By Kathleen Swift • Photos by Artistic Expressions Photography
Cancer is always a devastating diagnosis. And, when you are 11 when you get this diagnosis, it changes everything.
For Christian Heady, it meant going from being active in middle school football and other sports, going to school and playing with friends to doctor appointments, chemotherapy and surgery. But, Christian is not your ordinary kid.
“He’s a miracle,” said his mom, Ashley Allen, “and that’s no exaggeration. We try to keep life as normal as possible for Christian. Every single day is a blessing.”
When he came in from driving around in a golf cart, Christian talked about being excited to be able to go to school for a few days before he had to travel to Children’s Mercy in Kansas City for his chemotherapy treatment.
With all the bubbly enthusiasm of a middle schooler, Christian said, “It was nice to see everyone, and I’m excited to have a normal routine. My teachers said I could make up what I missed in class when I get back to school after my chemo.”
Ever the football fan, Christian said, “We’re trying to move my chemo up a few hours so I can get home for the football game on Friday night.”
Following his September chemo treatment, Christian will travel to Memorial Sloan Kettering Hospital in New York for his first surgery.
Christian’s dad, Doug Heady, said, “He’s a strong kid, and I keep telling him that he is going to have one hell of a story to tell one day. Christian has a rare cancer that mainly occurs in pre-teen boys. He is one of nine children with active cases in the U.S. In this cancer, chromosomes 11 and 22 stick together and fire up cancer growth. Christian has numerous tumors in his body, and his first surgery will take 15 to 20 hours. He will remain in the hospital for about 20 days.
“I like for the doctors to shoot straight with me when they give me information. I always ask Christian if he has any questions, and sometimes he does. I have a chronic condition, and he’s seen me deal with nausea and pain, and he’ll ask about how to handle his nausea and pain,” said Doug.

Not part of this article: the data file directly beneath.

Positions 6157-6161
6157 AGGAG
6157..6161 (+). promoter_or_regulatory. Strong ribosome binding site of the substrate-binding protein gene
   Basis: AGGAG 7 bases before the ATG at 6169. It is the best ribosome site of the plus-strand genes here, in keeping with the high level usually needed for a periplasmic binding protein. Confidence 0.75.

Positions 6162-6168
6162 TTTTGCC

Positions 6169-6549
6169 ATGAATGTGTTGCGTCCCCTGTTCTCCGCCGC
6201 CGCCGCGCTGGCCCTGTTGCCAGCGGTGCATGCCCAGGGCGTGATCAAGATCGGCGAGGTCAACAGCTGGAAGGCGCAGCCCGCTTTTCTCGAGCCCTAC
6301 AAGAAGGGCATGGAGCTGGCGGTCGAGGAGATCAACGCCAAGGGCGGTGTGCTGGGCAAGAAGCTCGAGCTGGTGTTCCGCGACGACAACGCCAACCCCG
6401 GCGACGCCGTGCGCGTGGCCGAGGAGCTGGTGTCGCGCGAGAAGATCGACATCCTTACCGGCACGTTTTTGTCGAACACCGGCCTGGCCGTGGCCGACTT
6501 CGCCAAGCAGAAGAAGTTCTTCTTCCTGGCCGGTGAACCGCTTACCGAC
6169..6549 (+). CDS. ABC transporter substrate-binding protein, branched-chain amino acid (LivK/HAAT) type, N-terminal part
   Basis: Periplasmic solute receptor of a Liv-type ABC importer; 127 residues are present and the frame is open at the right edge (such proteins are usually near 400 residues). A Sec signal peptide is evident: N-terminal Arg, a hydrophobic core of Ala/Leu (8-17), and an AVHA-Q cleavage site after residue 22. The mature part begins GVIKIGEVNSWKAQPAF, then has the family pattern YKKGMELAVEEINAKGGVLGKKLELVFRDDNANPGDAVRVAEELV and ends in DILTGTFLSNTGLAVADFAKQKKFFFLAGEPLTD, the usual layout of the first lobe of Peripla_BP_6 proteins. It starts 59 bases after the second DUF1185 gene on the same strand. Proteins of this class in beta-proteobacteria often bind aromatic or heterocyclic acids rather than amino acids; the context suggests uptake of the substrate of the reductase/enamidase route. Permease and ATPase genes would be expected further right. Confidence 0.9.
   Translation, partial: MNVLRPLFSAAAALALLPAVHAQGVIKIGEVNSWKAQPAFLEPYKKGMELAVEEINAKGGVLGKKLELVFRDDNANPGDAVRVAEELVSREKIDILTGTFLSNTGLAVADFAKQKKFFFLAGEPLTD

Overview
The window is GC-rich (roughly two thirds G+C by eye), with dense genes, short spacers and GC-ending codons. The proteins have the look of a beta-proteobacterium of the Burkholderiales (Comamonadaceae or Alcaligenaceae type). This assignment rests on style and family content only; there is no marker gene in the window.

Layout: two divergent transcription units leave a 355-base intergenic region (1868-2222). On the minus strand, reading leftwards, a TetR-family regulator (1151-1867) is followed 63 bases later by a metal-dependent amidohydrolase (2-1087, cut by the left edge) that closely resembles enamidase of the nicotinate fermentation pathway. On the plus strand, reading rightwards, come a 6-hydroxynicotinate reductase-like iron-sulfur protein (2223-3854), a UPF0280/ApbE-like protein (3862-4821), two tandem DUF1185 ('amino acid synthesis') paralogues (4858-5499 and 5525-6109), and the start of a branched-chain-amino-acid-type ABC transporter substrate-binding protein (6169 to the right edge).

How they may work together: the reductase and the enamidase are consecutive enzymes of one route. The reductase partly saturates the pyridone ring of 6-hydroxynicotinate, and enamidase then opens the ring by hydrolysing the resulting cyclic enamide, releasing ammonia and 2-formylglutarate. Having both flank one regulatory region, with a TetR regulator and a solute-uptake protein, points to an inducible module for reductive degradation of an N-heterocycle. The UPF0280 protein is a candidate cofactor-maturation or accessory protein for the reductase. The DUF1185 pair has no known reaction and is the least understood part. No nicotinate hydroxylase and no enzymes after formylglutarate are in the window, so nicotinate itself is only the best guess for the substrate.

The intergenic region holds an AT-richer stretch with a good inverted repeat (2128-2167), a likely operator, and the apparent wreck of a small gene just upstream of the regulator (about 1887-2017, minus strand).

Although divorced, Christian’s parents work together to support and care for Christian. For many of his hospitalizations, both Doug and Ashley have been able to be with Christian. Memorial Sloan Kettering Hospital in New York will only allow one parent in the hospital with a patient due to COVID-19. Doug and Ashley will each take a 10-day turn staying with Christian, so he will always have a parent with him.
Support from family, friends and the community has been an anchor for Christian, Ashley and Doug. Two Facebook pages have been set up to show support for Christian: “Fight with Christian” and “Christian’s Journey.” Christian has a Tik Tok page (christianheady) of his own he would like people
“I like to make videos and post them,” said Christian with his usual excitement. “I’d like to get more viewers.”
In his videos, Christian is very frank about his journey with cancer and the side effects of his treatment.
“This diagnosis came from out of the blue,” said Ashley. “One day, he was a healthy little boy who complained of a stomach ache, and three days later we were at the hospital getting chemotherapy for stage 4 sarcoma. The support we’ve received is overwhelming. The prayers for Christian and the money that’s been raised has helped us through this process. So many have worked tirelessly to help. We are so grateful.”
Doug explained, “This is such a rare cancer, but I’ve found an online support group for parents of children with Christian’s type of cancer. I’ve received good advice from the parents. Since there are so few kids in the country with this type of cancer, I’ve been able to call every parent and visit with them.
“Christian is what I think of as an old soul. He has a maturity about him that most kids his age don’t have. He’s amazing.”
Ashley, too, has connected with moms of “kiddos with all types of cancers. Some have overcome, some earned their wings and each and every one of their stories touched my heart so deeply. I made a promise to God, Christian and myself that we will make something positive and good out of this temporary situation.”
How to Help
To make a donation, go to the Facebook pages “Fight with Christian” and “Christian’s Journey,” where you will find links to PayPal directed to a bank account at SMB. You may also make a donation at any SMB branch to the Christian Heady account to help the family with Christian’s expenses.